Why supervisors are the key to the employee retention process

When turnover impacts the bottom line of a business and needs to be curtailed, a knee-jerk reaction often involves focusing on the human resources department as the sole player in the employee retention process. However, first-line supervisors are a major secret weapon in keeping high-performing employees on board.

Lack of engagement in the workplace and with management is a major driver of worker turnover. Traditional retention programs centered around benefits and generic appreciation efforts do little to stint problems with inattentive and unengaged supervisors.

Conversely, a strong relationship between first-line managers and workers fosters a feeling of engagement that helps workers better understand and perform essential job duties and maintain positive dialogues with coworkers and other supervisors. A cultivated relationship also leads to more honest conversations when a worker provides feedback during their stay interview, a key component of any employee retention process.

The stay interview is a structured conversation a first-line supervisor needs to schedule with direct reports to learn what the worker needs to boost engagement and stay with the organization. With managers in the driver seat, portions of the information gleaned from the interview process, such as the need for mentorship or coaching, can be implemented immediately as part of an action plan. Supervisors also have unique insights into the day-to-day operations in their department and should be able to independently identify areas for improving worker engagement.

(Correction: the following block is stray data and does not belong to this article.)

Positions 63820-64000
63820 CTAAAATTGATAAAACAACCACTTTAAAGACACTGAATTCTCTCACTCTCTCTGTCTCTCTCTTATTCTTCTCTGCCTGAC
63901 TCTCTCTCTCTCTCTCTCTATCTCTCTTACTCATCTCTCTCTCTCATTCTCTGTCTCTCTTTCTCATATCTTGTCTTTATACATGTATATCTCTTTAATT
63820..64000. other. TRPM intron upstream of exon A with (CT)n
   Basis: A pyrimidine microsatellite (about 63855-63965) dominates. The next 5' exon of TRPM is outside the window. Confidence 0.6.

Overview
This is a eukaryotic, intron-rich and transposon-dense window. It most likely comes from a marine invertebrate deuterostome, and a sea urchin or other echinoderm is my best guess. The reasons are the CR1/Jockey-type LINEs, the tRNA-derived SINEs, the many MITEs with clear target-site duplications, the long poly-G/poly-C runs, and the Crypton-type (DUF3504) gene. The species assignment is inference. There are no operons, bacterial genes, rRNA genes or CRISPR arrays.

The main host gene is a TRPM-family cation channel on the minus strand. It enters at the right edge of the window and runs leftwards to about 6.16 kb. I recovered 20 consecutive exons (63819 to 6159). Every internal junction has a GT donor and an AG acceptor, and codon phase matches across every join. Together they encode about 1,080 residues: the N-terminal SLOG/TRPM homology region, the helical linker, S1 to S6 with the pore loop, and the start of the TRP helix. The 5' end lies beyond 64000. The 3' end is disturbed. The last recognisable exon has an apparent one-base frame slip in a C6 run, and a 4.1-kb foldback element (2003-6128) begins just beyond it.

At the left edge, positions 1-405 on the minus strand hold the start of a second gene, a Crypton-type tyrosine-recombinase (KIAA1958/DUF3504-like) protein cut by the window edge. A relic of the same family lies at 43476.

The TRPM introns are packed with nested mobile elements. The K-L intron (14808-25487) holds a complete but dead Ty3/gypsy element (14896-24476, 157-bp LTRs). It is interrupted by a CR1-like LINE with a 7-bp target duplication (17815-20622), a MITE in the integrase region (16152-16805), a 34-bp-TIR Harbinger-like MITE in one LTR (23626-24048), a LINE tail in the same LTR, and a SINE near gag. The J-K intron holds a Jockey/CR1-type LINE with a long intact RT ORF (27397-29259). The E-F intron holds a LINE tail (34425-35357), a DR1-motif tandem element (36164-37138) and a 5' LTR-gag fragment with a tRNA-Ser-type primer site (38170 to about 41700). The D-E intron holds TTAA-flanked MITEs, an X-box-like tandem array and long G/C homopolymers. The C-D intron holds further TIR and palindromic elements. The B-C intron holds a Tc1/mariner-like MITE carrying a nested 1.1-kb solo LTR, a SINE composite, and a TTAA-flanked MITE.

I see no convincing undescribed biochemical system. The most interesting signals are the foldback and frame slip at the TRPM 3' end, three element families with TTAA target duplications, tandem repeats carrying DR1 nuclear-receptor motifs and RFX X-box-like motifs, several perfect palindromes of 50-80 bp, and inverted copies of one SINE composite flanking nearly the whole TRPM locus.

When retention goals are assigned to managers and supervisors, there also is a greater focus on the employee retention process at the department or team level as well as business-wide. As managers focus on the needs of the individual worker, a more positive work environment may be established long-term through the permanent implementation of key worker desires, such as enhanced training opportunities and uniform enforcement of company policies. Supervisors also have an incentive to aggressively pursue the stay interview and improve engagement when hitting retention goals becomes a key component of their job.

Bringing managers on board is a necessity for businesses implementing an employee retention game plan. First-line supervisors have unique insights into the needs of their direct reports when regularly conducting stay interviews in an effort to meet the engagement needs of workers. When their efforts are combined with traditional retention programs from human resources, a more positive work environment can be created for all employees, reducing turnover costs for the business and improving performance long-term.